Was The Execution Of Gary Glitter well executed?
I noticed that Twitter comment on Channel 4’s The Execution Of Gary Glitter last night was almost entirely negative but, to be honest, I didn’t see what the big problem was.
Quite a few people complain the programme failed to add anything to the debate about the death penalty. But, I’d ask: how many TV programmes seriously add to the debate about … anything? Not many. And anyway, weren’t these people on Twitter having a bit of a debate themselves (albeit of the “wasn’t that shit” variety in some cases)?
I blogged about the programme before it screened and questioned whether the concept – using a disgraced child-abusing celebrity – was a wise move when you’re charging into the territory of dramatising capital punishment. (No, it wasn’t).
Actually, though, after now seeing it in its overlong 90-minute glory (complete with interminable ad breaks) I think it worked. Sort of. Yes, it was pretty ludicrous: the Home Secretary justifying doing away with nearly all appeals and opting for a fast-track execution in 30 days; Ann Widdecombe and Garry Bushell (playing “themselves”?) acting as supposedly key opinion-formers welcoming capital punishment’s return; Miranda Sawyer pretending that she covered the trial for the Observer from “a music point of view”. And the lamentable use of real Glitter Band music, which was about as subtle as the way that Gary Glitter the 1970s pop star used to strut around TV studios (looking like a joke shop version of Mick Jagger). An Idiot’s Guide To Dreaming and Throng are both good on the general wackiness of it all.
But, as I say, what do we expect from a TV drama like this? It wasn’t an Amnesty report turned into television! It was entertainment, albeit on a serious topic. To my mind the filming was good (lots of partially sighted viewpoints, things obscuring the camera etc), the acting perfectly OK (especially Hilton McRae as Paul Gadd) and the device of pretending we were watching news bulletins totally acceptable (well, a bit clumsy but I’ve seen worse).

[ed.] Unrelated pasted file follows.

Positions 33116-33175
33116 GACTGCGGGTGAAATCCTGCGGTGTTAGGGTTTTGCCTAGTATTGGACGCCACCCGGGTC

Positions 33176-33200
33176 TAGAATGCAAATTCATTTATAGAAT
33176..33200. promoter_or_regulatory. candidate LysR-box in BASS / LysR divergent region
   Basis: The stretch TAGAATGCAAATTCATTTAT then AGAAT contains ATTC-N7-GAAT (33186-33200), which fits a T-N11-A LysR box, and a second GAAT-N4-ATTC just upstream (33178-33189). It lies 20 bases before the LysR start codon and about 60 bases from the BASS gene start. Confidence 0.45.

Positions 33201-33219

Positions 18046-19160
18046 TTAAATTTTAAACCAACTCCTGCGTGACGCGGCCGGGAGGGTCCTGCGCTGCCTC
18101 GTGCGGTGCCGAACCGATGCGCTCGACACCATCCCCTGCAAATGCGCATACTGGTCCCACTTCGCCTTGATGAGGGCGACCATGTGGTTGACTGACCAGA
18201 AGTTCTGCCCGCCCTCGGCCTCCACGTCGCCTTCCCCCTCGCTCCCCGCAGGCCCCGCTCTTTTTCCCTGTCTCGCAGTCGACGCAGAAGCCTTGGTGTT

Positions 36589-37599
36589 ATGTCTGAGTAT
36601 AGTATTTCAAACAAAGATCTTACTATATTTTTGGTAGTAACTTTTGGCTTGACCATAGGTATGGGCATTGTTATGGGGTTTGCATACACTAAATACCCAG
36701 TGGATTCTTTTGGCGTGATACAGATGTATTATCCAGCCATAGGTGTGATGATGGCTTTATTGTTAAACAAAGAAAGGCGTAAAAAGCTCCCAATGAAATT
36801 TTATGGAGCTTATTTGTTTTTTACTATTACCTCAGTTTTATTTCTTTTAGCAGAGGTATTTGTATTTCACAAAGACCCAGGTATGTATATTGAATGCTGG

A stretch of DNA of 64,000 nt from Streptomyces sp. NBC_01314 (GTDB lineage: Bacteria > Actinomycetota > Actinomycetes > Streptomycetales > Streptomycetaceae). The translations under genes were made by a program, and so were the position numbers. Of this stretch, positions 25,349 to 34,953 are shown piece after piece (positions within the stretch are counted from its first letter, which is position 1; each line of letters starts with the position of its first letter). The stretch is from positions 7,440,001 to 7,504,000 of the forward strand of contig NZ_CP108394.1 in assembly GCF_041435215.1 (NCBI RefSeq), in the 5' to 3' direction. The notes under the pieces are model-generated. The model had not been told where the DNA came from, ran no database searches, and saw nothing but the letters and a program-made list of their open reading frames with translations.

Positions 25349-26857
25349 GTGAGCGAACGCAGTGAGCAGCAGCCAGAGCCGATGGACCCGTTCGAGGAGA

Was it a pro-death penalty drama? Some of the 1.2m audience clearly people think so. And flashing up an opinion poll finding that 54% of people in the UK want capital punishment back right at the end did make it feel like that. But actually the drama itself didn’t seem particularly one-sided to me.
In fact there’s another way of looking at it. For one thing: Gadd is shown as a man on the edge of mental illness (bizarrely planning a reality-defying come-back “world tour”). You could say The Execution Of Gary Glitter threw up the disturbing – and realistic enough – spectacle of a mentally ill prisoner going to his execution. (See, for a glaring example, the situation in Japan).
And what about the safety of the trial against Glitter? A tearful mother’s claims and disputed DNA evidence basically convict Glitter. But we also see the defence barrister questioning whether the impoverished mother was lying to sell her story and whether the DNA evidence actually meant anything at all. In the end we are never certain that Gadd as depicted is guilty. In fact, you could ask, did we actually watch a drama about the wrongful conviction and execution of Gary Glitter? The “innocence risk” absolutely haunts this topic. Later this month Martina Davis-Correia, the sister of American death row prisoner Troy Davis is visiting us here at Amnesty in London; in his case seven out of nine people who testified against him later withdrew or recanted their evidence. What price innocence when it comes to the death penalty?
Finally, there’s another good point about The Execution Of Gary Glitter. Watching it last night meant I stayed up to see An American Werewolf In London. Now there’s a real piece of hokum …
Our blogs are written by Amnesty International staff, volunteers and other interested individuals, to encourage debate around human rights issues. They do not necessarily represent the views of Amnesty International.